That should have been a shared shutout
Yes, Peter Budaj was excellent .. again … in a 2-0, home opener-spoiling conquest of the Rangers.
But his teammates made more saves than their goaltender.
The Rangers managed 27 shots on Budaj.
Canadiens skaters blocked 28.
Their 214 blocked shots lead the league.
Andrei Markov led the way with six blocked shots– while playing 25:47. That’s almost a minute of ToI more than the Rangers’ Ryan McDonagh, who is 10 years younger than Markov.
Josh Gorges, who’s five years younger than Markov, blocked five shots. Eleven Canadiens put themselves in the way of Rangers shots.
This is to take nothing away from Budaj.
Carey Price’s understudy was terrific, especially on third-period shots by J.T. Miller, whom Budaj stoned twice, and Mats Zuccarello.
At this point in the young season, Ryan Smyth is the answer to a hockey trivia question: Who is the only NHL player who’s scored on Peter Budaj.
Smyth’s goal was on an Oilers’ power-play early in the second period of the Canadiens’ visit to Edmonton on Oct. 10. It was Edmonton’s 10th shot of the game, and Budaj stopped the next 18 as the Canadiens scored four unanswered goals.
Budaj has faced 55 shots this season. He’s stopped 54 of them. That’s a .982 save percentage, to go along with Budaj’s 0.50 GAA.
Of course, the Canadiens’ number 1 goaltender hasn’t been too shabby either. The team’s 1.83 GAA is fourth in the NHL, behind Colorado, san Jose and Boston. No other team has a GAA under 2.23.
The Canadiens average 2.92 goals scored per game, which is 13th in the NHL.
If you’re scoring almost 3 and allowing fewer than 2, you should win a lot of hockey games. And maybe the Canadiens will, but we’ll get a better fix on that likelihood when the Dallas Stars visit the Bell Centre Tuesday night.
Not to put too fine a point on it, the Rangers suck. In 10 games this season, they’ve scored the grand total of 15 goals.
After nine games on the road – 16 if you count exhibitions – the Rangers finally played on home ice at the renovated Madison Square Garden Monday night. You would think they’d be stoked to put on a good show for Big Apple hockey fans.
You’d be wrong.
Lacking their two best forwards – Rick Nash and captain Ryan Callahan – the Rangers have very limited fire power. They fired blanks on five power plays, and Budaj was not severely tested until he made the aforementioned third-period saves.
Nor were the Canadiens an offensive juggernaut.
Tomas Plekanec got the Canadiens on the board with his sixth of the season during a second-period power play. The game had been scoreless – and excitement-free – for almost 40 minutes when rookie Michaël Bournival tied up two Rangers defenders, giving Plekanec a clear path to Henrik Lundqvist’s blue paint.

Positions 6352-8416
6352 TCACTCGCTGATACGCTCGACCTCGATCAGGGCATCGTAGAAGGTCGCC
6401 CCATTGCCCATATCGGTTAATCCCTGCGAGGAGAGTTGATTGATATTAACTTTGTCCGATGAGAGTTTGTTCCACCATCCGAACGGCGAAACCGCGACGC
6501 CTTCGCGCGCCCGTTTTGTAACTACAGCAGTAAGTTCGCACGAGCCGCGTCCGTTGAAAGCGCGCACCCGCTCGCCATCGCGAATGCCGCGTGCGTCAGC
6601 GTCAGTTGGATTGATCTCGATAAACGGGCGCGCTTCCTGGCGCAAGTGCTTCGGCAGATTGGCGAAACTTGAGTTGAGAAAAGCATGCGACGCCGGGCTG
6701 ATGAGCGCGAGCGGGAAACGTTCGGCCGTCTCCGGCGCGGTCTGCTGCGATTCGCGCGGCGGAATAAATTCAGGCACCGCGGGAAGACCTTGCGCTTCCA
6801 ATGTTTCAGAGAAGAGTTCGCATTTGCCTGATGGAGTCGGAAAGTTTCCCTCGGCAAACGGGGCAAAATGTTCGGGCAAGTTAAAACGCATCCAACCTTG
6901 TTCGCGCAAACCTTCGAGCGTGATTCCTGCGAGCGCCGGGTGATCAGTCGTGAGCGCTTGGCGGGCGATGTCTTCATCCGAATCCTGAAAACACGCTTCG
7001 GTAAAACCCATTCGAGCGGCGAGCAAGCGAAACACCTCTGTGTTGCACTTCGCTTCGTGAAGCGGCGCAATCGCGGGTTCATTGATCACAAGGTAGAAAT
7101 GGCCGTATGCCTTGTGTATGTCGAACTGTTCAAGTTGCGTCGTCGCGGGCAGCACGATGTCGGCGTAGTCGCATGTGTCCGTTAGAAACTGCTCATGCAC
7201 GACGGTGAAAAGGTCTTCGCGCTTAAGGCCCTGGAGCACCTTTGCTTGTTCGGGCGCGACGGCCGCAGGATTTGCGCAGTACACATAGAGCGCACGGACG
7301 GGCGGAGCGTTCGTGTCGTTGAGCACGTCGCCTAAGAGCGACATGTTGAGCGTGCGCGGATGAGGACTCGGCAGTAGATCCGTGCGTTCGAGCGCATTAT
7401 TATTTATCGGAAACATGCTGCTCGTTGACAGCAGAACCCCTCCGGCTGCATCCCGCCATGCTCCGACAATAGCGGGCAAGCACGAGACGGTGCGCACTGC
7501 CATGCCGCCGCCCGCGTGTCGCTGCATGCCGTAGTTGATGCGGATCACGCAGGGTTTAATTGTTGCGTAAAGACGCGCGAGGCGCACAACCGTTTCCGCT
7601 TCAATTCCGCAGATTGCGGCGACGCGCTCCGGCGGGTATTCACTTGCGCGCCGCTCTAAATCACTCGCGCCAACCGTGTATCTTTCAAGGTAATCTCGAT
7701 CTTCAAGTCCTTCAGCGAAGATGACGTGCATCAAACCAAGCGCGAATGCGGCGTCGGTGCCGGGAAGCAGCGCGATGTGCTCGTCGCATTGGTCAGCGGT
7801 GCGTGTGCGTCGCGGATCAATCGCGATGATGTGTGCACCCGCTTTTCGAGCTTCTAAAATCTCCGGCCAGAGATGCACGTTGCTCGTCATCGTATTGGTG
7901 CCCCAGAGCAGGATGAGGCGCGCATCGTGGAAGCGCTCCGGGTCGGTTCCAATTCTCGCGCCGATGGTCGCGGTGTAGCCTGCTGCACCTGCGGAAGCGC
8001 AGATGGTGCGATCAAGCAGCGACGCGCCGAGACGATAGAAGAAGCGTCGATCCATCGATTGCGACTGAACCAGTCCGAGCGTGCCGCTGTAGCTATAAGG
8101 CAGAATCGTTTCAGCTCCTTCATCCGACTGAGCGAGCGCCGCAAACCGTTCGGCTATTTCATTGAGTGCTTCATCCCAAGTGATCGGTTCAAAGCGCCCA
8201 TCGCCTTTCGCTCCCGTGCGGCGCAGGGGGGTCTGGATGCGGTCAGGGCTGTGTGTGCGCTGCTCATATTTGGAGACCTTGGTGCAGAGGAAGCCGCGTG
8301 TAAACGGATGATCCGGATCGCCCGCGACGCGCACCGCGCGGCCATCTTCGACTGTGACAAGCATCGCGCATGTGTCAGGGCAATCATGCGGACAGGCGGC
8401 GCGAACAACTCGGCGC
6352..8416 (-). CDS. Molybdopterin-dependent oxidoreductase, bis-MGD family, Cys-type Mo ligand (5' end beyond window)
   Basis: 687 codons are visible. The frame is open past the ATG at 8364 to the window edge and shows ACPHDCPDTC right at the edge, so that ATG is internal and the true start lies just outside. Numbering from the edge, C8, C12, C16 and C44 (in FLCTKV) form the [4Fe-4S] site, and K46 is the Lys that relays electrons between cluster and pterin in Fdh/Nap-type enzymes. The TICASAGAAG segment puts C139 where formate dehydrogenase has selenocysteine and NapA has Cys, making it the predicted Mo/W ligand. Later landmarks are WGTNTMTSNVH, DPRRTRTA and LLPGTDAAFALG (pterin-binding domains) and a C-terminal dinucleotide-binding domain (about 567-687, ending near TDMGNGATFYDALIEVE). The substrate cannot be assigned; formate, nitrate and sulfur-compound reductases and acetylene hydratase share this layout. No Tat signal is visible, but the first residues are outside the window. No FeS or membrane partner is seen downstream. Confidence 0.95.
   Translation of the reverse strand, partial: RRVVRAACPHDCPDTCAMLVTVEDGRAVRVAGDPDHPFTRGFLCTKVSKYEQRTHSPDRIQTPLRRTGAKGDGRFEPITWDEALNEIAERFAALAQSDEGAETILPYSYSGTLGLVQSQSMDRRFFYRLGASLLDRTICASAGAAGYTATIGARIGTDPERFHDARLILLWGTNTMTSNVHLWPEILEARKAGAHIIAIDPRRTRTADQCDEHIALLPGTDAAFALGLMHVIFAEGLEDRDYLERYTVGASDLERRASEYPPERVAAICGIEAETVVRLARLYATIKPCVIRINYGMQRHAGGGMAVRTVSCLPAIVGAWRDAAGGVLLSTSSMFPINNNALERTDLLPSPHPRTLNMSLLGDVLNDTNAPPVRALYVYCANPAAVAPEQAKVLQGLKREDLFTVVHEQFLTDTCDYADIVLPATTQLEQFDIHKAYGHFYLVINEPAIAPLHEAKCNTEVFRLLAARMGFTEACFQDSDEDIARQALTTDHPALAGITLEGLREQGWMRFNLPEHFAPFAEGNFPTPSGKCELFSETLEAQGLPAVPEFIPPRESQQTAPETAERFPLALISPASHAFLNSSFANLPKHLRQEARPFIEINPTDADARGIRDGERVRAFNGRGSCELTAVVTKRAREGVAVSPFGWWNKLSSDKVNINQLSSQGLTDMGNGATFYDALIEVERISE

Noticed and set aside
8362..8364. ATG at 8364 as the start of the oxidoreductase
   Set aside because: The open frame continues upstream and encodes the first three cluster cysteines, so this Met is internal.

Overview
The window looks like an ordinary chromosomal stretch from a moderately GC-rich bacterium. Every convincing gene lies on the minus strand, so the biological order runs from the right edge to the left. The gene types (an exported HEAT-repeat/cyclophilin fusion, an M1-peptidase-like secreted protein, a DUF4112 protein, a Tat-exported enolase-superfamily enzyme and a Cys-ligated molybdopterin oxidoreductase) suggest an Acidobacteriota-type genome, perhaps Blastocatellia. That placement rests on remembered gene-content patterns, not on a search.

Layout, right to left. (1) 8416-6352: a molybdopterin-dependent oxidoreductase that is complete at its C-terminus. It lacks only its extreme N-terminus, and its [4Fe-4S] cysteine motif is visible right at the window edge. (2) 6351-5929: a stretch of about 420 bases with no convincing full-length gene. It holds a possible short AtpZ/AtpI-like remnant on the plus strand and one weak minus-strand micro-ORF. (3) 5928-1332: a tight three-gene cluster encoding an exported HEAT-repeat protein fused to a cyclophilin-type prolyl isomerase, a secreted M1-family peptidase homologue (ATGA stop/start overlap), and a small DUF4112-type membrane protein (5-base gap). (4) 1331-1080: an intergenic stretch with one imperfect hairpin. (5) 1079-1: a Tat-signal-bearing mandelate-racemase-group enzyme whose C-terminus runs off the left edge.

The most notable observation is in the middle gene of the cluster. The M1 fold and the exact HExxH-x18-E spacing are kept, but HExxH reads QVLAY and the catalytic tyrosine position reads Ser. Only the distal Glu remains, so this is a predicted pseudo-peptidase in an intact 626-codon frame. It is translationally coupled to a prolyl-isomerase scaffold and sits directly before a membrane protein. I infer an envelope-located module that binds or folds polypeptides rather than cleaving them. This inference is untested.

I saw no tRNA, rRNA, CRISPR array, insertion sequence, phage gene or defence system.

Alex Galchenyuk’s goal was a fluke – off his skate but ruled good because there was no discernible kicking motion – but it came off a nice odd-man rush with Lars Eller and Brendan Gallagher.
That was about it for the highlight reel.
As has been the case in every game this season, the Canadiens were outhit. Chris Kreider’s five checks led the way to a 20-12 Rangers advantage.
Douglas Murray, the one allegedly big thumper on the Canadiens blueline, had one hit in 14:21 of ice time. Murray also took an interference penalty, one of six Canadiens minors – including three to that villainous goon Brian Gionta.
The Canadiens have taken 57 minor penalties this season, a total exceeded only by Ottawa and Edmonton (58 each) and Minnesota’s 62.
The penalty-kill is eighth in the league with an efficiency of 84.0 per cent. The Canadiens power play is sixth, cashing 24 per cent of its chances. The combined figure exceeds 100, and that’s the mark of a pretty good team.
The Canadiens dominated the faceoff circle, winning 32 of 59. David Desharnais, Pleks, Eller and Ryan White all won more draws than they lost.
Louis Leblanc played a shade over 10 minutes. After taking a penalty in a 0-0 game and riding the pines for a couple shifts, Leblanc gained a bit of confidence as the game progressed and did some nice O-zone puck possession things in the third period.
Leblanc also skated, for one shift, on a line with DD and Bournival. As la Presse’s Richard Labbé pointed out on Twitter, this was the Canadiens’ first French Connection line in a while.
The most recent? The immortal La-La-La line: Maxim Lapierre, Guillaume Latendresse and Georges Laracque.
Flying Frenchmen, indeed!
• • •
Hey, is it too early to start whining about the playoff format?
The Canadiens’ 14 points would have them second in the woeful Metropolitan Division. But they’re fourth in the Atlantic and could be in a dog-fight for a wild-card playoff berth, 70 games from now.